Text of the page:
Rural Lifestyle Dealer launched a new series this year, called “Dealers Sound Off.” In this series, dealers discuss a wide range of topics and our goal is to generate ideas from other dealers who may be facing the same issues.
We recently caught up with Doug Nord of Nord Outdoor Power Equipment, Bloomington, Ill., and Tim Berman of Big Red’s Equipment, Granbury, Texas. Both serve on RLD’s editorial advisory board. They share thoughts on issues, challenges and opportunities they are facing. Here is an excerpt of a feature from our winter issue.
On the topic of manufacturers selling in Big Box stores and through independent dealers:
Doug Nord: Here is one instance that I think was a mistake. Echo creates a battery-powered line that goes into Home Depot and Amazon and not through the dealer. There is confusion now in the marketplace. For instance, people can purchase an SRM225 trimmer at Home Depot, but the battery power unit is not nearly the grade of what the dealer sells. Manufacturers are creating those channel specific units, like Toro’s Lawn-Boy brand sold through Amazon or Home Depot, and it builds brand awareness, but not necessarily in a good way.
Tim Berman: I have mixed feelings on the mass merchant model. There are some manufacturers selling through mass merchants and they don’t protect their pricing. They let the mass merchants devalue the product, especially if the stores order too much inventory and do a “blow out” sale and sell well below dealer pricing. But, I have seen others, like Bad Boy, where they have done a good job of protecting the pricing and so it has built brand awareness.
Now, in the case of Caterpillar and its new home and outdoor product line, Cat already has brand awareness, so maybe selling through mass merchants is not necessary for them, where Bad Boy needed that. Just a few years ago, nobody had heard of Bad Boy even though the company has been around since the 1990s. Now, because they are in a mass merchant, people tend to look at them as more of a household name.
Nord Outdoor Power Equipment, Bloomington, Ill., carries Stihl, Echo, Toro, Kubota, Land Pride, Billy Goat, Bear Cat, Ryan, Shindaiwa, Timberwolf, Smokin Brothers Grills, Big Green Egg grills, Phoenix grills and VAL6 heaters.
Maybe Cat needs to sell through mass merchants to get economies of scale. From a service standpoint — I’m approaching it more from service than I am from sales — it is going to put units out there that I get to work on.
Nord: When I served on the Echo Dealer Council, I said, “Why don’t you make us the service center for the units coming out of Home Depot? They said, ‘You mean you would do that?’ I said I would be an idiot not to do that. As soon as they see my store, customers will think, “These guys have the knowledge and expertise. This is where I’m going to buy my power equipment.”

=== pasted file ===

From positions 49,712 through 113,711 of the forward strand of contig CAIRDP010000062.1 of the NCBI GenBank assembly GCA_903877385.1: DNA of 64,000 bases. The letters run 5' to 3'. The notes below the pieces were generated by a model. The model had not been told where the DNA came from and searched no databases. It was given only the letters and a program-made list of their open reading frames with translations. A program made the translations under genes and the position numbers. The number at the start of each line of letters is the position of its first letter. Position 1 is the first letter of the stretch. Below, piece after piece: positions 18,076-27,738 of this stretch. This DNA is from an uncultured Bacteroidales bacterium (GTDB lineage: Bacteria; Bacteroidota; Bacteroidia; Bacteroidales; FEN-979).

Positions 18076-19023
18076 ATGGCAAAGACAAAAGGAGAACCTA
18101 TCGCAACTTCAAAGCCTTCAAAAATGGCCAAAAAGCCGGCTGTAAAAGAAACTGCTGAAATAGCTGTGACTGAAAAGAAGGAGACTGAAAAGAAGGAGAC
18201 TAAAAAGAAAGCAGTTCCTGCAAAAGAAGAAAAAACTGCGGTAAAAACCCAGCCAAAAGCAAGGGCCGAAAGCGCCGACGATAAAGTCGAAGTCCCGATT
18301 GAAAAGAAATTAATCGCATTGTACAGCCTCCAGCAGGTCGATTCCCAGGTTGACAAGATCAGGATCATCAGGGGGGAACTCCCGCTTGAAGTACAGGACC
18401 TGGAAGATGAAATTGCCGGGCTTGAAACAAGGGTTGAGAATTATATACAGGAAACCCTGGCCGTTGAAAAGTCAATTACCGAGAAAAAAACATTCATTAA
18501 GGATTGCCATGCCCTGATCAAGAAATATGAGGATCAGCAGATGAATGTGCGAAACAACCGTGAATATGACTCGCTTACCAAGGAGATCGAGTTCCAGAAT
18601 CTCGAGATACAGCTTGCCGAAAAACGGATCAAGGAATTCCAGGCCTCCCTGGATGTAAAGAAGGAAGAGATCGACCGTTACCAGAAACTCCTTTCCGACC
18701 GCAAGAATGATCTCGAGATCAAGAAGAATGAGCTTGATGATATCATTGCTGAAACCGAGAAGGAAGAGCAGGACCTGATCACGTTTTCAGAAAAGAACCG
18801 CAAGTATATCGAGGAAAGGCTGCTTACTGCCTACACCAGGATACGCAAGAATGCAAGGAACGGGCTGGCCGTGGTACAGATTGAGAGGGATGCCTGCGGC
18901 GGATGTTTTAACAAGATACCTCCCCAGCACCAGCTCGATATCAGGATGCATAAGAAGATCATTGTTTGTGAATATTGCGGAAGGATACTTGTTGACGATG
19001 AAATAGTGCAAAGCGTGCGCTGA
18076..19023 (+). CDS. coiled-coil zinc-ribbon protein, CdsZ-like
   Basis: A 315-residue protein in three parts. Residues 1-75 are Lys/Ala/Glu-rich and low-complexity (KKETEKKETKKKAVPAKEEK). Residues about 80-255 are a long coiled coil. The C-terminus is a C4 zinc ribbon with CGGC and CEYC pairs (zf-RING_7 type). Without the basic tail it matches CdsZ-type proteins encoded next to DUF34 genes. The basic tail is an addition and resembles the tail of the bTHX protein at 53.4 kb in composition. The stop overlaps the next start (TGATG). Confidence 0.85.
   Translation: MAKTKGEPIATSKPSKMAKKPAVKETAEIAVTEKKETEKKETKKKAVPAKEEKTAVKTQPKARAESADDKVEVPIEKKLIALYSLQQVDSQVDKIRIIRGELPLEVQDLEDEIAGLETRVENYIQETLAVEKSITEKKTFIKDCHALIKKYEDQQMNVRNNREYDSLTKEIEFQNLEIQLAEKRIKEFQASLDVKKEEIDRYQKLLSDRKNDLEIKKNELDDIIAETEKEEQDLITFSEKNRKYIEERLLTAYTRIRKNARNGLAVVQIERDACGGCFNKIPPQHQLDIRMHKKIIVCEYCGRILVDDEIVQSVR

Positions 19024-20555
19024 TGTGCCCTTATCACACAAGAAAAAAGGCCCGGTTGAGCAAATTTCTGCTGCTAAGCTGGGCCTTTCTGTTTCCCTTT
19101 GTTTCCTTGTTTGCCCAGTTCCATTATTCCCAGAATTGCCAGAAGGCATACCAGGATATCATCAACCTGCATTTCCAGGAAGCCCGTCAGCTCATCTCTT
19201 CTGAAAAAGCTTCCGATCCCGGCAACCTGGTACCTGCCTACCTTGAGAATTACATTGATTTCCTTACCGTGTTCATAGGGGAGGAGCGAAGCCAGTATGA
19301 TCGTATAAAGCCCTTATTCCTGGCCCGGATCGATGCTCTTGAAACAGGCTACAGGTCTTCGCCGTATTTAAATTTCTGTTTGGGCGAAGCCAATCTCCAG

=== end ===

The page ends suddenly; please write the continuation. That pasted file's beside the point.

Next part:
Dealers are their own worst enemies. We don’t make enough margin on wholegoods for the volume that we move. I make better margins on service. However, because I stock some of the units, my concern becomes when the mass merchant goes, “You know what? It’s July. We’re not going to sell any generators, so let’s blow them out at 40% off just to get them off the floor.” Then your customer is like, “Well, I can go buy it over there so much cheaper.”
On the topic of not making money on warranty work:
Nord: How many dealers are charging below what you can do the repair for on their labor hours? I have heard dealers say they can’t charge more than $55 an hour. They are too afraid to price what the market should bear and they hurt the market because of that. They don’t understand their true costs. It’s about what the market can bear; what your technicians are worth; and what you need to pay your techs so you don’t lose them to an auto dealer or somebody else as you get them more educated.
Berman: There are many dealers in that position, though they may not be open about a deficiency in the shop. Who likes airing their dirty laundry? I have talked to high volume dealers and one told me that service can’t be profitable. Bob Clements (of Bob Clements International and RLD columnist) talks about selling a volume of service or wholegoods, but rarely both. John Spader (of the Spader Group) says the reason is that dealers usually are either one extreme or the other. There is the servicing dealer who does the best service and makes great margins and doesn’t have a lot of rework. They just do great, quality service, but they are not good at moving wholegoods. Spader says the reason is that the two businesses require two polar opposite personality types.
Big Red’s Equipment, Granbury, Texas, carries Branson, Cub Cadet, Land Master, ODES, Bad Boy, Exmark, Hustler, Echo, Raven, Cross Trailers, Big Bee attachments, Muratori, Terra Force, Woods Equipment and Titan attachments.